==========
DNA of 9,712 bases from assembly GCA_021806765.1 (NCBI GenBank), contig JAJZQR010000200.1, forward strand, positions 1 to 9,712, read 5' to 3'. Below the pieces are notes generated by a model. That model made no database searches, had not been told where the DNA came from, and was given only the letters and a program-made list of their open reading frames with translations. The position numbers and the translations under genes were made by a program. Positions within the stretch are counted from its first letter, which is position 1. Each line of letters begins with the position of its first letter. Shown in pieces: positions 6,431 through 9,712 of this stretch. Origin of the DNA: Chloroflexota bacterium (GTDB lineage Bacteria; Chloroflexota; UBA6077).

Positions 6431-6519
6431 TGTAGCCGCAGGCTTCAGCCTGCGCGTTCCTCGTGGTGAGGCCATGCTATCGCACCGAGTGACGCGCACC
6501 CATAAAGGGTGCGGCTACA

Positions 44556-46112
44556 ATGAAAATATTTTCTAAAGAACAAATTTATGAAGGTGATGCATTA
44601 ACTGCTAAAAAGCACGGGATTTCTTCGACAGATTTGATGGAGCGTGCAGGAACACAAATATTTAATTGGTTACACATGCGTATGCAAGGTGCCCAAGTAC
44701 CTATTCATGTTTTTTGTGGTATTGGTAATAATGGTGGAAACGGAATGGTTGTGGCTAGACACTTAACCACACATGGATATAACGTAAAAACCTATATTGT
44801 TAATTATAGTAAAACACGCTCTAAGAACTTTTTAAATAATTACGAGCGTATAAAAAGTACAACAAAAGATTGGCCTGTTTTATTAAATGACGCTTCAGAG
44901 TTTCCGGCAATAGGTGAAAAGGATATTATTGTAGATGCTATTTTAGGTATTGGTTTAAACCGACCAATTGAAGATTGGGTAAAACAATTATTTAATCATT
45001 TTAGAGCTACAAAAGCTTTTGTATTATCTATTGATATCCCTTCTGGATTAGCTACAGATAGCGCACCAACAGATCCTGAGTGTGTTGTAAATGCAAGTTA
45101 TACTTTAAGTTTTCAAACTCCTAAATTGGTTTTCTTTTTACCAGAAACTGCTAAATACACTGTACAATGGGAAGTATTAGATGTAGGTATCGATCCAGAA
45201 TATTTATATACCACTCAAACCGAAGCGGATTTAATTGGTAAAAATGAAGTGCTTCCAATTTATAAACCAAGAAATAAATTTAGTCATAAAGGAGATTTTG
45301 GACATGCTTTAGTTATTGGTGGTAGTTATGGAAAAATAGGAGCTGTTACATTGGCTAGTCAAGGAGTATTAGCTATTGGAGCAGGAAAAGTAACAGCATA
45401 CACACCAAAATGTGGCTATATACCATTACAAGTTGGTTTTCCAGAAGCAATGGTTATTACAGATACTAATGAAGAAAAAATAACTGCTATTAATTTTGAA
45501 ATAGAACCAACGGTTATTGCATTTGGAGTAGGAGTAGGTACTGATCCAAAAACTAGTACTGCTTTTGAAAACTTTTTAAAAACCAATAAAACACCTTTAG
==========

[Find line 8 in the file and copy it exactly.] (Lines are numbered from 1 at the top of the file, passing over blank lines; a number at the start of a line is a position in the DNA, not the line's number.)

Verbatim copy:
44701 CTATTCATGTTTTTTGTGGTATTGGTAATAATGGTGGAAACGGAATGGTTGTGGCTAGACACTTAACCACACATGGATATAACGTAAAAACCTATATTGT